October 28 2020 – Neil Wood-Mitchell
To say it's been a weird year, is the understatement of the century. No one has escaped the clutches of COVID and we've all been affected in many ways. As athletes, used to digging in and persevering when things get tough, there's an expectation we just take this stuff in our stride. The truth is, it's taken some adjustment and sometimes we need to reframe the situation - add a little perspective and click reset.
We ask Team Huckson's Lizzy Deery to provide a little insight and tell us how she's coped with the seismic shift to what was looking like another typical year of racing.
I’ve always been busy, even as a child I wasn’t able to sit still. I wasn’t ever particularly gifted at sport, but I loved Sports Day and I was always involved in various team sports throughout my school years. Perhaps that goes some way to explaining why this year, with its lack of much sporting adventure, has felt a little off! In truth, it’s mostly down to the fact that one particular sport- triathlon- had gradually become an integral part of my life over the past few years, and suddenly, in early 2020 that was in some ways gone. Here are my ramblings and reflections on a Triathlon Season Spent in Pandemic.
It wasn’t until I was in my mid-twenties that I stumbled into triathlon, and before long I was completely hooked. I remember the buzz following my first sprint triathlon (Deva Divas – an amazing beginners’ event!). The night after that race I couldn’t sleep, and I couldn’t wait for the chance to do it again. It wasn’t my times that excited me, I hadn’t “placed”, or had a PB to beat- the sense of achievement came purely from doing the event, and having achieved something I’d never done before. I was now a triathlete…..
Fast forward two years and I had signed up to my first Ironman. This was when any “Type A” personality traits really had their time to shine. There was a plan to follow, green boxes to tick on Training Peaks and a very clear goal to aim for the following year. I loved the build-up, the focus required and the process to follow. Training for that day had consumed me, in a very positive way. Race day was amazing, and on the finish line I swore I’d never do another….. But two days later, I was online looking up races. I’d “gone well”, how much better could I do next time, with a full year to build in?! A quick chat with the coach and I was fired up and ready to go. 2020 was going to be a big year! ….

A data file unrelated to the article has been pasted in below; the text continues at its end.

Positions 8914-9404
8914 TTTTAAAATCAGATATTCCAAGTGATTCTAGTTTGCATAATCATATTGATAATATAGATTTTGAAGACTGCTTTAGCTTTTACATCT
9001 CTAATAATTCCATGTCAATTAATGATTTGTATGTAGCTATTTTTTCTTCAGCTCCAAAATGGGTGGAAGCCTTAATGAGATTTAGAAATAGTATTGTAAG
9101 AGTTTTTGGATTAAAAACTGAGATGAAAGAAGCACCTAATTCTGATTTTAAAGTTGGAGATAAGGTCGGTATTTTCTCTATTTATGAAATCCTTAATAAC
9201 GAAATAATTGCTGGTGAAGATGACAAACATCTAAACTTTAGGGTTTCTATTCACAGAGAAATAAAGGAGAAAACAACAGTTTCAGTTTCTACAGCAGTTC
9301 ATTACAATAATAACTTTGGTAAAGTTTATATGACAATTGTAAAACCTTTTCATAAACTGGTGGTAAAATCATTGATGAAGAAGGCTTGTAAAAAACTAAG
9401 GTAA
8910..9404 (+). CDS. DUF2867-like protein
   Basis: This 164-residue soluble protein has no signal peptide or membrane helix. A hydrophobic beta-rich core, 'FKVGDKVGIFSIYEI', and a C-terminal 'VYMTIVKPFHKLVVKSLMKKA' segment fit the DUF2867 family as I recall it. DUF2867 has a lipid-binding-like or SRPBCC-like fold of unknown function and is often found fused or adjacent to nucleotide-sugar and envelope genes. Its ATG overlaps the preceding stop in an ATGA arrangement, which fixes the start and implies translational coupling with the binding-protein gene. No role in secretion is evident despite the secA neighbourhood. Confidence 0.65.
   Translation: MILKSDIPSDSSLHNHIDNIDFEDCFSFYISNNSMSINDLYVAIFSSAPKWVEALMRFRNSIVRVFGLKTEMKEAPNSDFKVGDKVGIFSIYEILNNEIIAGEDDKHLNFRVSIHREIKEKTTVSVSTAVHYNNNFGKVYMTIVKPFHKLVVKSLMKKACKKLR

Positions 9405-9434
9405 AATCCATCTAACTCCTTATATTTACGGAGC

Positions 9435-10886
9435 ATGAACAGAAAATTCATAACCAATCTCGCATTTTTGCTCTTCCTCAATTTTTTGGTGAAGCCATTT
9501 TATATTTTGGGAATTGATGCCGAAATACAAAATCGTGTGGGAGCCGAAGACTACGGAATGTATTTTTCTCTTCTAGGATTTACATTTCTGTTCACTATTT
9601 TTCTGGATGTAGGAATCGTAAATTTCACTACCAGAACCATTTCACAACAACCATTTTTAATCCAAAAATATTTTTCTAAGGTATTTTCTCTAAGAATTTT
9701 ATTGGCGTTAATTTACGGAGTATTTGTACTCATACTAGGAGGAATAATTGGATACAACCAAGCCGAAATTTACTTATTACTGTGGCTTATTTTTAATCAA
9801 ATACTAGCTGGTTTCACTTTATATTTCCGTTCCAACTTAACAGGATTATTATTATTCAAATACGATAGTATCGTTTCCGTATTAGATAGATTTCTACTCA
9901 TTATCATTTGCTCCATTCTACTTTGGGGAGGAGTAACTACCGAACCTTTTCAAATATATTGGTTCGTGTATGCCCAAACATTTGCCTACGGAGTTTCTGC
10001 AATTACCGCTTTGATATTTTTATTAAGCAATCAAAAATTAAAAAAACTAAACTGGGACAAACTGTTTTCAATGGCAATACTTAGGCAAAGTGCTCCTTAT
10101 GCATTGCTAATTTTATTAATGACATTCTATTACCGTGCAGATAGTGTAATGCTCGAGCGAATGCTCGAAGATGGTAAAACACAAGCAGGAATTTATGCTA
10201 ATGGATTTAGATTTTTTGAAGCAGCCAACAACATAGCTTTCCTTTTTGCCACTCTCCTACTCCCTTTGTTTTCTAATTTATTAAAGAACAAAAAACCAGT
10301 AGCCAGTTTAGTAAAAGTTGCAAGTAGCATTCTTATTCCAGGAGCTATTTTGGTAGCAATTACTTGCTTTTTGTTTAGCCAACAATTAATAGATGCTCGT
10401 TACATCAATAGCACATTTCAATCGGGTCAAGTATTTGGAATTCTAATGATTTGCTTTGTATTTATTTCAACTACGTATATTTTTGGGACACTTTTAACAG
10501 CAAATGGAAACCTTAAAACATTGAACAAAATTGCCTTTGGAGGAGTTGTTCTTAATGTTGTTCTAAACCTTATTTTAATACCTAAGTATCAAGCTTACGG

Of course, 2020 hasn’t been a big year. Despite spending all winter preparing for a long list of events and chasing PBs, I have had just one hit-out this summer! And I’ve spent a lot of time trying to get my head around this -
...as I’m sure have fellow members of the Huckson Tribe. If I’m being extremely honest, I’ve had to work hard to remember that there’s more to life than training and racing. But it’s hard letting go of such a strong driving force when it has become your norm. Of course, in the grand-scheme of things all that matters is that we’re safe and well.
But once we’ve achieved these basic needs, many of us will quickly look beyond them and strive for more. This trait, that is so encouraged and well-thought-of in society today, can also derail us when faced with situations within which “success”, as we have become accustomed to defining it, can feel out-of-reach. This can be further compounded when we see others enjoying the fruits of their labour, getting to take part in racing and events while our events are cancelled.
In reality, now that all of my races have past, I feel OK about the missed events. I haven’t even rolled them over to 2021, because I don’t want to be solely motivated by an-end goal again this winter.
I have started to plan a little, with eyes on a half-marathon PB in February 2021. But will any events happen- who knows!
One thing is for sure- I’ve realised that I’d become guilty of putting far too much emphasis on 'chalking up the next challenge' and on ticking off training sessions purely to reach that end goal. Throughout lockdown I’ve consciously worked to re-balance, acknowledging my past achievements and enjoying where I am now. And perhaps this is the biggest success we could have asked for from this season- a recalibration of sorts? Getting out with friends and into nature has also been a delightful way of reminding myself why I got into this sport in the first place.
If you’re also feeling a little blue about how this season has turned out, or perhaps slamming the hammer down ahead of 2021, don’t forget to take stock of how far you’ve come and to remember the reason we do these sports in the first place. Train safe, and have fun Team!